Skippers experienced with any particular harbour will navigate exclusively off the visual aids purely from memory. They are proven over time to provide a reliable passage and so the skippers will have followed the same route many times.  

As you move through a harbour for the first time, it gets a bit harder. The sights from a new harbour make it difficult to work out where to find the navigation marks. Getting confused is easy, and you can easily miss a specific passage which makes it tempting to try a shortcut to get back on track. Sometimes the short cut works fine, other times it is a path into shallow water.

Safe water mark taken through a boat window.
Safe water marker in Sydney Harbour. Pic – G Quealy

All you need to do is look at a chart, or local guide to work out the best approach. Local guides often have the benefit of local hints that have never been transferred to charts and these are invaluable. These hints are often the result of hard won experience based on what local people have seen. You can not measure how usefull these are. All this information combined will help you put together a planned route as to how to get into the harbour. Guides are often updated more frequently than charts and some of the information I have come across includes:

  • Submerged dredging pipes that have been left on the seafloor but are not shown on the channel.
  • Moving sand banks as a result of a storm that can impact a channel.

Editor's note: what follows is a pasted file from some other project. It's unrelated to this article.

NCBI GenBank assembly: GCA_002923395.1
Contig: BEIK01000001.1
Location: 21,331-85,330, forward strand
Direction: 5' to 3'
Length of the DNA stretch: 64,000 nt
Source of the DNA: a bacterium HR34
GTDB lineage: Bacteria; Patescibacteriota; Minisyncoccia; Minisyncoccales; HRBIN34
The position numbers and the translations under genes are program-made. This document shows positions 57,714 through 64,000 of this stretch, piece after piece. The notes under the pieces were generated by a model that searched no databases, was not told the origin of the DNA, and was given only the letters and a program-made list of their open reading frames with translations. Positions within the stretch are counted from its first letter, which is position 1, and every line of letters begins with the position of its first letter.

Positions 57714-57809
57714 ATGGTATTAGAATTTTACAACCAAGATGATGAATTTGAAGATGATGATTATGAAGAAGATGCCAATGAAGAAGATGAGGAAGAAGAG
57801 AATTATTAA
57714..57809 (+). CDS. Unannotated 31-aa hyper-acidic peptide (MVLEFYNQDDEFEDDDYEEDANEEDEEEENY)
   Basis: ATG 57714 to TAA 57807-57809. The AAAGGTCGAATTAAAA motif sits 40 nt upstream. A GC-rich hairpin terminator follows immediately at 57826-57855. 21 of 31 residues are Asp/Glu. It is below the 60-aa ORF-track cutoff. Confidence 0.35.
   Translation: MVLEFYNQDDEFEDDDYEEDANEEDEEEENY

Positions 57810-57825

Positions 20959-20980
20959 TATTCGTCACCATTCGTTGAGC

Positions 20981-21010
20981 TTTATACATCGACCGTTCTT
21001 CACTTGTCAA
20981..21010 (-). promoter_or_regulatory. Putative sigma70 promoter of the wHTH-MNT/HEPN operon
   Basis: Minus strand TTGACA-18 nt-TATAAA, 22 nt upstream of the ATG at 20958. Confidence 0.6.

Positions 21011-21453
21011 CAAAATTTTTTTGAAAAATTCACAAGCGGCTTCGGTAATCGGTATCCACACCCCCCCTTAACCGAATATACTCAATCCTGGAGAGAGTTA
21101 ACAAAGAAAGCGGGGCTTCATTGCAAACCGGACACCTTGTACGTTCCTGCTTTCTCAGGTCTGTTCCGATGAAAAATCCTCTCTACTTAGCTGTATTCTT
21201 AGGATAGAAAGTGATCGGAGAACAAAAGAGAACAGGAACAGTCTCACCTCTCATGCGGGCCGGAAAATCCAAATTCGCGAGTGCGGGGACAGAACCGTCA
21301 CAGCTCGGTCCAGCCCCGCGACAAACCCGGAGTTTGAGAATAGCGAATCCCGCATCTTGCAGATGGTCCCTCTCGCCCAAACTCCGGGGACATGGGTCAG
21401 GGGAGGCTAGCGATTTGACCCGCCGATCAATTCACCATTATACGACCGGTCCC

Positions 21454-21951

• Warnings about rough water areas in certain conditions.
  • Awareness of popular sports for crab pots that create obstructions with trailing lines.

Combining the information lets you think about a plan, but a plan is effective only if people know it. If all members of the crew are new to the harbour, then you need to have a way to share the plan.

The perfect plan is useless if it is only in your head and you happen to become severely seasick. It means that your crew may be forced to work out a route on the way. This is obviously not ideal so if you can put your thoughts on paper beforehand in terms of a mudmap that easily to take on deck, then you are giving your crew a fighting chance. You could use your very expensive navigation chart, but it is a bit big to have on deck, ruined if it gets wet, and often has more detail that is not needed.

Pilotage sketch for Geordie Bay, Rotnest Isaland.
Pilotage sketch for Geordie Bay, Rotnest Isaland. This is a very exposed entrance with lots of breaking waves. Pic – Navathome Australia

If tide or weather is important, you can add some key information. If the area has poor lighting you can identify that. It doesn’t have to be to scale, or use standard symbols, it just has to have the information relevant to you.

In terms of creating a MudMap, Google Maps satellite view has become my new best friend. You can pull up an image of the harbour, you can mark the key navigation aids and transits and plot your route. It helps give a real world of perspective of what things will look like.

Pilotage sketch using google maps for Hillarys Boat Harbour.
Pilotage sketch using Google Maps for Hillarys Boat Harbour, WA. An area known to have lots of boating traffic.

With a bit of planning, pilotage can make you look like a master coming into a tight space, confident and well aware of what is going in. It is great if you are trying to impress with your boating skills. In reality, all it took was a few minutes thinking things through and looking at the chart and any local information you can find.

For access to a free glossary of nautical terms, see:

Alan Punch is an RYA Navigation Instructor with NAVatHOME Australia, an RYA accredited training provider, and has a degree in Instrumentation and control system engineering.